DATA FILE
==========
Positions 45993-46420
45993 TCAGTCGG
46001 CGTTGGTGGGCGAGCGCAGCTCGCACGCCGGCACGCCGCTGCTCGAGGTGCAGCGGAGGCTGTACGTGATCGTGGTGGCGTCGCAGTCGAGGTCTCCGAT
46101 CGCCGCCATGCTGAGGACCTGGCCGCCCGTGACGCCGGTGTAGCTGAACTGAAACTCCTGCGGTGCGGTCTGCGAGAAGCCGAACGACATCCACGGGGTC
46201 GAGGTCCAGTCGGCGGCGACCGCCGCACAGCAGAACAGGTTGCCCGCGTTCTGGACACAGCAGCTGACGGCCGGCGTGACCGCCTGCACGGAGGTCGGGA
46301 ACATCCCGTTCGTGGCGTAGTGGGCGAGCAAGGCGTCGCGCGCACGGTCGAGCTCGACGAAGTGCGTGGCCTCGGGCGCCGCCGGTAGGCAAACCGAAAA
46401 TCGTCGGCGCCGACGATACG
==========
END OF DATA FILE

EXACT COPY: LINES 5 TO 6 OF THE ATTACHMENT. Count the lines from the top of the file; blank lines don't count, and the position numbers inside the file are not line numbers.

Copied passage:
46201 GAGGTCCAGTCGGCGGCGACCGCCGCACAGCAGAACAGGTTGCCCGCGTTCTGGACACAGCAGCTGACGGCCGGCGTGACCGCCTGCACGGAGGTCGGGA
46301 ACATCCCGTTCGTGGCGTAGTGGGCGAGCAAGGCGTCGCGCGCACGGTCGAGCTCGACGAAGTGCGTGGCCTCGGGCGCCGCCGGTAGGCAAACCGAAAA